SPRINGFIELD, Mo. — Parents, students and teachers of Springfield Public Schools (SPS) gathered in Park Central Square Monday, July 27, to protest the new re-entry plan announced by SPS.
Those at the protest were demanding SPS allow children to attend school five days a week.
Right now, parents have the option of full-time virtual learning or a blend of virtual and two days of in-person classes.
An SPS student at the protest says online classes are more challenging to learn from than in-person.
“The education is going to be lacking and their [students] mental health is really struggling,” said Jaidyn Pohlsander, an 8th grader at Pleasant View Elementary. “A lot of kids are just really having a hard time. I’m straight-A student normally and I struggled a lot in my classes because it was online.”
Parents are planning to bring their concerns to the Springfield Public Schools Board Meeting coming up soon.
“My kids love school,” said Shanti Pohlsander, an SPS mom. “They love their teachers. They love their friends. They love the education that we get in Springfield Public Schools and they want to be at school.”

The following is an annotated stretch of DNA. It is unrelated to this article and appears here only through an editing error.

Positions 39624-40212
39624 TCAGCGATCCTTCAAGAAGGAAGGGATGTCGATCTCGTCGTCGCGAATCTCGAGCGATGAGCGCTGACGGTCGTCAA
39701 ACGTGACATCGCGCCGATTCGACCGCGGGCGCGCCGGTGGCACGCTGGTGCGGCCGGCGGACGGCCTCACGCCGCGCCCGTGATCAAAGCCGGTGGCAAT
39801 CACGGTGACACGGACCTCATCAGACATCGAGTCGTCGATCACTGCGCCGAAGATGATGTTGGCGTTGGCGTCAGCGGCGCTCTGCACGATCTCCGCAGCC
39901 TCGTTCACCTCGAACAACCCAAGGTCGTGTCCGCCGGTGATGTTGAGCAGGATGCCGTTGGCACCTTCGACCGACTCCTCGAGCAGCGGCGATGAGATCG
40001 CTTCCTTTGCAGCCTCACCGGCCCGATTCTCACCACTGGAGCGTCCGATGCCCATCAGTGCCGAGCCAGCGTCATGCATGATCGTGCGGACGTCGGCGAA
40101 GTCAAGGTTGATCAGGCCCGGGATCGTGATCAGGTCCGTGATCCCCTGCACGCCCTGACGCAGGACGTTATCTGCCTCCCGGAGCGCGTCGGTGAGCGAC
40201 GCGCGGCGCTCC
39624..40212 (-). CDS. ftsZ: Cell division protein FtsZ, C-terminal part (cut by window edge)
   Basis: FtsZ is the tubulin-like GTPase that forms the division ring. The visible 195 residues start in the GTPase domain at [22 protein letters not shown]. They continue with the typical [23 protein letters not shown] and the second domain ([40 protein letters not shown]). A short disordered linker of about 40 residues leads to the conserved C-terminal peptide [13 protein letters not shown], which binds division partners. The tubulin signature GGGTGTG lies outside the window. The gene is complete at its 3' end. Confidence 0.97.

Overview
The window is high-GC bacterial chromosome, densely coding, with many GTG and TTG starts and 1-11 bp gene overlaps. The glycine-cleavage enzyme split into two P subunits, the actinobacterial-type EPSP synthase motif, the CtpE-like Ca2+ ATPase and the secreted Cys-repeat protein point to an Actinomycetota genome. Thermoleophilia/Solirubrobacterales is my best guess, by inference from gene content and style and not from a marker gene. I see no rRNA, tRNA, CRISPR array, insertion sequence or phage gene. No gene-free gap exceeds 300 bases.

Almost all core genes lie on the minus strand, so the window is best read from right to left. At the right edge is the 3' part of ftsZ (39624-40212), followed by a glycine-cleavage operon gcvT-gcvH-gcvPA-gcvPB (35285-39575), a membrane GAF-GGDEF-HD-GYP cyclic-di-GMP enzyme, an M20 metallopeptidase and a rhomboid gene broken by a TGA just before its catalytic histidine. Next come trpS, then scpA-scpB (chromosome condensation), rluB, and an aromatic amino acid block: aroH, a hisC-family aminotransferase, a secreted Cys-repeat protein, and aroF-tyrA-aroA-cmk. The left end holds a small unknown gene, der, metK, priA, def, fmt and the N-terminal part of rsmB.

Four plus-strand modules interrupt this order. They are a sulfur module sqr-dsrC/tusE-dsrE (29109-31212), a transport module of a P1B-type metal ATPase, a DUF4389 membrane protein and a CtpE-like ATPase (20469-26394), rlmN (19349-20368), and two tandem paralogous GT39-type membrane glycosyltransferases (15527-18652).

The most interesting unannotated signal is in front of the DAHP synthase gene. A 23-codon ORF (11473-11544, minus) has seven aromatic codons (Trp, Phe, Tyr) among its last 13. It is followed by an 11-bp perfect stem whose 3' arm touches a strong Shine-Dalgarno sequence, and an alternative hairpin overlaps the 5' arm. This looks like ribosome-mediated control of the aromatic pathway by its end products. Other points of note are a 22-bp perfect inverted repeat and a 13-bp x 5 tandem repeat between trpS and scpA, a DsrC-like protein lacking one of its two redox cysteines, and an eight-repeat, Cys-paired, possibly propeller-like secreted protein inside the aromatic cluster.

One paraprofessional at the protest says the kids need to be back in school.
“As they’re saying right now, computers aren’t teachers and I know there’s a significant amount of kids who are not going to be able to learn through three days online and two days in person,” said Kayleen Lee, a paraprofessional at Bissett Elementary. “Even if it doesn’t do anything, I was here. We were all here. We tried to help them. There’s even kids out here, which says a lot. They know that they need to be in school. They know that that’s what they want.”
Springfield Public Schools didn’t respond to the protest, but says parents need to make a decision by Friday, July 31, if their child will go to school virtually or do a blend of virtual and in-person classes.
SPS says children who choose the blended learning will have in-person class two days a week.
School leaders say days of attendance will be staggered by last name to try and minimize class sizes.